This September, Kitchener will play host to the fifth biannual IMPACT theatre festival, taking place in nine different locations around downtown Kitchener.
“This year is the first time that we’re programming work geared specifically toward children and youth,” said Pam Patel, IMPACT’s Conference Coordinator.
To that effect, The MT Space Young Company will host a family pavilion at Schneider Haus, with workshops, performances, and storytelling for the duration of the festival.
“What’s unique about both the young company and the youth conference this year is that we really pushed to assemble a team of leaders to lead those initiatives who are under 30,” says Patel. “It’s youth-led, done by youth, and so the conference structure and the sessions are all coordinated by this team of five youth.”
“What I really see highlighted on the stage this year are stories by women, stories about healing, and really seeing resilient populations. So we’re moving beyond just hearing stories of the past. We’re seeing the strength of these communities,” says Patel.
Majdi Bou-Matar, the artistic director of IMPACT 17, has been shepherding this festival since it began in 2009. In that time he has seen the face of independent theatre change dramatically. “In the past eight years, you see that there are exemplary leaders in Canadian independent theatre that are people of colour, women of colour, indigenous theatre companies.”
IMPACT is also about creating connections of indigeneity across the globe. Bou-Matar met the Okareka Dance Company, a Maori theatre company from New Zealand, while visiting a festival in Australia. After seeing their production Mana Wahine, he knew he had to bring them to Canada.
“It is a dance theatre piece that was heavily contemporary in its form, but draws all its themes and storyline from traditional Maori teaching. And I thought, this is what IMPACT is about. Always negotiating that place between our cultures, our heritage, what we carry in our bodies.”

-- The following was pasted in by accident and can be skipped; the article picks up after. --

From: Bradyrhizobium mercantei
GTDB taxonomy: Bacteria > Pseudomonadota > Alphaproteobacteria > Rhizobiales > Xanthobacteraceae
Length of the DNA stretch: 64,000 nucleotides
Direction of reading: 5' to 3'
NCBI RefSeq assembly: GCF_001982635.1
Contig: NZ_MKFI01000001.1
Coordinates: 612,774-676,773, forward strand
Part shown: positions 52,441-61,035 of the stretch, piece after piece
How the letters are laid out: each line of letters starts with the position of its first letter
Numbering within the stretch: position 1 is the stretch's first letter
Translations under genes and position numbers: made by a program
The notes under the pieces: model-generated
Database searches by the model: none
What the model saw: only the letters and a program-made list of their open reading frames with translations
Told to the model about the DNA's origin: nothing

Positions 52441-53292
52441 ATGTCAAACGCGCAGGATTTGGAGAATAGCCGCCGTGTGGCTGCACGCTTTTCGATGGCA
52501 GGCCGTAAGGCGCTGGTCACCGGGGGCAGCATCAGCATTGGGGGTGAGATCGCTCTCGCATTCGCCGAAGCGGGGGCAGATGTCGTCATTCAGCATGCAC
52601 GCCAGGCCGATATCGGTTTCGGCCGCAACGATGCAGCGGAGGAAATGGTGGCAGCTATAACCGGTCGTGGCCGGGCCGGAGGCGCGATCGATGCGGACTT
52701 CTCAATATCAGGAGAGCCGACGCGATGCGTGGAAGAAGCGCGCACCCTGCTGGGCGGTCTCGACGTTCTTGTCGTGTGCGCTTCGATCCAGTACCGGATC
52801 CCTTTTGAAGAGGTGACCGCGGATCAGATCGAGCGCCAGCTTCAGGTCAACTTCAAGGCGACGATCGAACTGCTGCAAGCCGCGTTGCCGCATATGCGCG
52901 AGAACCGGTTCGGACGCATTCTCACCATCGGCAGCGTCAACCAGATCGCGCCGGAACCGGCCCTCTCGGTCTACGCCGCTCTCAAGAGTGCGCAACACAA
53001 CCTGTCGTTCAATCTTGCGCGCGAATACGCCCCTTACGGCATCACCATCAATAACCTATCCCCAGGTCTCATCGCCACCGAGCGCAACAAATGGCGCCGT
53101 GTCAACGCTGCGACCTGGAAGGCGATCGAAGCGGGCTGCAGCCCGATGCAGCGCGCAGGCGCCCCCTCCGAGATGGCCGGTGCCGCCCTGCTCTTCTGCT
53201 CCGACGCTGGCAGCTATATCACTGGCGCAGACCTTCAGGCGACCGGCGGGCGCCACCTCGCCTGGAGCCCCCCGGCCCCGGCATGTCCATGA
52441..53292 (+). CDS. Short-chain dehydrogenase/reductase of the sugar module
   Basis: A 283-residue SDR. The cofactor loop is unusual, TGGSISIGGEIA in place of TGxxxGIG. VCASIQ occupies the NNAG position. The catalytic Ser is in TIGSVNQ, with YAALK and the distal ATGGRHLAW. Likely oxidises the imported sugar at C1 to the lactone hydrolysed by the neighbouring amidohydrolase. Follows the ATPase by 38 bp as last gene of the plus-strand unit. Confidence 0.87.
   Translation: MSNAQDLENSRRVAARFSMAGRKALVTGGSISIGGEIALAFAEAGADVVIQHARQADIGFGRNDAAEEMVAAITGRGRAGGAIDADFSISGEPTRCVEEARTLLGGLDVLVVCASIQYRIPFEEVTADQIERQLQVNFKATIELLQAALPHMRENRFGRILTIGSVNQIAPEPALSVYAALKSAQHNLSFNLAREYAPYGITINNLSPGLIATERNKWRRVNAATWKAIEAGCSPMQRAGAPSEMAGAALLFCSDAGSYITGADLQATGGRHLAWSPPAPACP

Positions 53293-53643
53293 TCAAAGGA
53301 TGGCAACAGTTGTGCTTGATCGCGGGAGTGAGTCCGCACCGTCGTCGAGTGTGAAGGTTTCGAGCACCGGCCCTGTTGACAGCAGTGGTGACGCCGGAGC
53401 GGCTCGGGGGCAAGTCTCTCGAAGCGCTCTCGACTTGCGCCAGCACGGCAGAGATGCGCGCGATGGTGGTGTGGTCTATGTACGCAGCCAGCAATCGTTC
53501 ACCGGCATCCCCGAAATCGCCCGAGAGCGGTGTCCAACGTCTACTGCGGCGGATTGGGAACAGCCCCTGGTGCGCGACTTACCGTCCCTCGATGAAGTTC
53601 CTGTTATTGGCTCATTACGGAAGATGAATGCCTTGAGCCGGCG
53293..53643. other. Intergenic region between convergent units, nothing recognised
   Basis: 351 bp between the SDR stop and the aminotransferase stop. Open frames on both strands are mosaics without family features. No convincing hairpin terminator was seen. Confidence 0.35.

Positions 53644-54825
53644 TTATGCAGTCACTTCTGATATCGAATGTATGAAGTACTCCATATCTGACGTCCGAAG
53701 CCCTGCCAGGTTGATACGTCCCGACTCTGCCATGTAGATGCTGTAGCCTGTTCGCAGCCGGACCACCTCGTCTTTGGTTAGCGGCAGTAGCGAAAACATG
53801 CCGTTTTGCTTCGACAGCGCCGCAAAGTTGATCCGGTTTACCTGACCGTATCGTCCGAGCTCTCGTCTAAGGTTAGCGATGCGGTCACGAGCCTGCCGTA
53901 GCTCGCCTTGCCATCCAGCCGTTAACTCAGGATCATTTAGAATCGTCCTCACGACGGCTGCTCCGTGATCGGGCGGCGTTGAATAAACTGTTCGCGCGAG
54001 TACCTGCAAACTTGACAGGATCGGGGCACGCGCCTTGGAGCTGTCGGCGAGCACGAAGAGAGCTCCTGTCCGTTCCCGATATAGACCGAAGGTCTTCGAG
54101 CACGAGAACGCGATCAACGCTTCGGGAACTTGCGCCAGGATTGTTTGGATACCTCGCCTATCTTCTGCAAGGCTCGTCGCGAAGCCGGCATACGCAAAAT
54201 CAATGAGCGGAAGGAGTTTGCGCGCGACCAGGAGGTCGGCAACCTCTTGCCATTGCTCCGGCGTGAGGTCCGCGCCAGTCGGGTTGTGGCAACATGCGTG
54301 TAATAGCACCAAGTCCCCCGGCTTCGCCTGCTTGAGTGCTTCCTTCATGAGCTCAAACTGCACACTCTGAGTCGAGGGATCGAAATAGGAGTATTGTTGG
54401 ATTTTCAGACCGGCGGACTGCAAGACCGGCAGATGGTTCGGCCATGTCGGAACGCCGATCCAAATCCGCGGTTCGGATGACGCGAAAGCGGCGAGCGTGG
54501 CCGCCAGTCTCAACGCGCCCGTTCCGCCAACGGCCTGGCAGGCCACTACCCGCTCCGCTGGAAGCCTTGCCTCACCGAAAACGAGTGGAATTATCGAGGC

Taane Mete, one of Okareka’s artistic directors, has previously partnered with Six Nations dancer Santee Smith in Bannf and Toronto. This sense of unity through intercultural exchange is reflected when Mete speaks about Mana Wahine: “The production is like a matrix, interwoven with Maori culture, song, dance, prayer, visuals, lighting, spiritual reference, ceremonies, and countless hours of love.”
“We don’t treat our show different if we are in New Zealand or abroad. We approach the show with the same amount of love and attention that it deserves. If we don’t look after the show, I am certain that our ancestors would let us know that more care is needed.”
For family-oriented programming, two Indigenous-led theatre companies from Calgary will present We are All Treaty People and As Long as the Sun Shines. Quest Theatre and Making Treaty 7 open up a discussion about reconciliation and healing for children as young as three years old.
From Halifax, The Accidental Mechanics’ Let’s Not Beat Each Other to Death opens with a traditional monologue, but slowly breaks down the fourth wall as it asks the audience to consider their role in stopping homophobic violence.
“In a festival of culturally diverse work, they’re opening a space for discussion about queerness as a culture,” says Stewart Legere, one of the company’s co-founders.
IMPACT has a clear sense of purpose when it comes to shining a light on social issues and creating space for underrepresented communities. But Bou-Matar scoffs at the idea of so-called “political art” being in conflict with entertainment.
“I don’t like to separate entertainment from social relevance, because I think they’re inseparable. A piece that’s not socially relevant is not entertaining at all.”
“Theatre becomes a museum piece when it’s only about reproducing the ‘great British canon’ or whatever it is. For theatre to stay relevant, it needs to speak to the community and to reflect the community that it represents.”
The festival runs from September 26 to October 1. For tickets and more information about IMPACT 17, visit mtspace.ca